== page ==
When I was writing my book, When the Moon Speaks: Rejoicing in Everyday Miracles, I was searching for new topics to write about. I said to a few friends, “I’ve already written about the moon, dogs, whales, tulips, deserts, corn, and fire. What other topics do you suggest?” My friend Sister Lenette Marcello said, “What about mud?” I was taken aback by her suggestion and said, “Mud? Isn’t mud just mud?”
But I delved into the topic of mud and soon learned how fascinating—and how important—mud really is! Mud serves many purposes. It is the home, for example, of countless critters such as worms, frogs, snails, turtles, clams, and crayfish. Other animals love to wallow in mud. Pigs, elephants, and rhinos, use mud to cool down their bodies on a hot day and to protect their skin from insects. They also use mud to prevent overexposure to the sun. I guess you could say that mud is nature’s first sunscreen.
Throughout history mud has been widely used in construction. Countless people even in our own day live in homes constructed essentially out of mud. I saw many such houses when I was in Uganda several years ago. Mud can be treacherous, however. Construction workers learned long ago that buildings constructed on clay soil (hard mud) will eventually crack and even collapse without proper drainage. Mud’s treachery is also graphically displayed when a mud slide sweeps away an entire village.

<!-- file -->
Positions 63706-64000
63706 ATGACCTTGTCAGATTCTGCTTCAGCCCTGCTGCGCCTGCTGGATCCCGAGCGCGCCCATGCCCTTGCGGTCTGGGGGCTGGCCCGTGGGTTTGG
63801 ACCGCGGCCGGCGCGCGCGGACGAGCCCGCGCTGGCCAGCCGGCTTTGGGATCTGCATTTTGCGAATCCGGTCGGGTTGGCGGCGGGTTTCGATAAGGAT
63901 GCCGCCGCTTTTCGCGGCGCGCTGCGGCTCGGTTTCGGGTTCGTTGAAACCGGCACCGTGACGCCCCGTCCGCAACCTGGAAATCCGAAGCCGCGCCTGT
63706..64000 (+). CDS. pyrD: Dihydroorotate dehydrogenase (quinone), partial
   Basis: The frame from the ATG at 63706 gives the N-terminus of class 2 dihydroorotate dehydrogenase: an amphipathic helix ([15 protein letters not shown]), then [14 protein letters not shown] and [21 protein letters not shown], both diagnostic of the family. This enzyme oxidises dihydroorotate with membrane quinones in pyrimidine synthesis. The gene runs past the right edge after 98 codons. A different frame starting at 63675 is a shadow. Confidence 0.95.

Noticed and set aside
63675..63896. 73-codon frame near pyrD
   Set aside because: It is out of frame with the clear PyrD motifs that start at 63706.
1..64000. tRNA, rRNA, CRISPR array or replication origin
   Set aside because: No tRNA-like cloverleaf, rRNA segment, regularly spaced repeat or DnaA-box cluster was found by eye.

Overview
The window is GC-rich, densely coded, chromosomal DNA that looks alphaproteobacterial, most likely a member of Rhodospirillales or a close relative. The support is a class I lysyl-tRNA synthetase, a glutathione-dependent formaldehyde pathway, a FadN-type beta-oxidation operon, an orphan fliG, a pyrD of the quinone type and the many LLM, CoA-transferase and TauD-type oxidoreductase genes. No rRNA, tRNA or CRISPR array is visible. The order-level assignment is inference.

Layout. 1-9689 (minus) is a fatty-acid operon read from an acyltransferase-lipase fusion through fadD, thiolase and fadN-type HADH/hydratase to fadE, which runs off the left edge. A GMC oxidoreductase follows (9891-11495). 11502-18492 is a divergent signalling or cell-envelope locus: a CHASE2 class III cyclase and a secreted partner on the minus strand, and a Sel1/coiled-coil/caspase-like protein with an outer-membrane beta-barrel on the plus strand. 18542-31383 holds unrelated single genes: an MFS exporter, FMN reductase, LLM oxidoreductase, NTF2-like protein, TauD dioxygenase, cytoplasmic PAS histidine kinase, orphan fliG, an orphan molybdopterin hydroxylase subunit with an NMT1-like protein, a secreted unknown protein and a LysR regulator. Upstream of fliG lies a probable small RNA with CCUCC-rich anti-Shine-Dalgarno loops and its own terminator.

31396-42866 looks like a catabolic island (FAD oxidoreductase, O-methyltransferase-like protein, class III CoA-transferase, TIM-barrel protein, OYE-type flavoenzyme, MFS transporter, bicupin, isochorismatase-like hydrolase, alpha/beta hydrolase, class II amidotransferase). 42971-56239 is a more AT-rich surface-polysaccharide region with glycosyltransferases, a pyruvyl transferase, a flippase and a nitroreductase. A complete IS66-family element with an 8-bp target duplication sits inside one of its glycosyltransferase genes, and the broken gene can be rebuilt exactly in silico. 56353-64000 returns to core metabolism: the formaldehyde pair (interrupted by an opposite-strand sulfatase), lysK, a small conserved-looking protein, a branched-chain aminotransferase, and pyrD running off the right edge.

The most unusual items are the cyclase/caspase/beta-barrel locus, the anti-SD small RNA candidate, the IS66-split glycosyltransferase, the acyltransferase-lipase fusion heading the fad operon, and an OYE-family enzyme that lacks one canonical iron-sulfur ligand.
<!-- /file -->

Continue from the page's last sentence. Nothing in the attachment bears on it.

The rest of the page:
Mud also has therapeutic uses. Mud packs, mud wraps, and mud baths have been used for centuries to treat rheumatism, osteoarthritis, sciatica, and skin diseases. Face masks made out of mud promise to revitalize your skin. Certainly one of the most important uses of mud is pottery. Pottery is made by forming clay (mud) into particular objects (such as figurines or vessels) and heating them to extremely high temperatures. The heat causes a chemical reaction that strengthens and hardens the clay. The earliest known ceramic objects have been found in the modern-day Czech Republic (maybe fashioned by some of my early ancestors!) One Venus figurine dates back to about 27,000 BC!
What does the Bible say about mud? In the second creation story in Genesis, God fashions Adam “out of the clay of the ground” (Gen. 2:7). In other words, from mud! The prophet Isaiah also uses the image of God as a potter when he says to God, “We are the clay and you are the potter: We are all the work of your hands” (Is. 64:7). When Jesus cured the man born blind, “he spat on the ground and made clay with the saliva, and smeared the clay on (the blind man’s) eyes” (Jn. 9:6). Such scriptural references elevate mud almost to the level of the sacred!
The poet Mary Oliver wrote: “The farthest star and the mud at our feet are a family; and there is not decency or sense in honoring one thing, or a few things, and then closing the list.” In other words, we should reverence every aspect of God’s incredible creation—even mud!
What has been your experience with mud—as a child? as an adult?
Did your attitude toward mud change after reading this?
Are there any other “lowly” aspects of God’s creation that are calling for your attention and respect?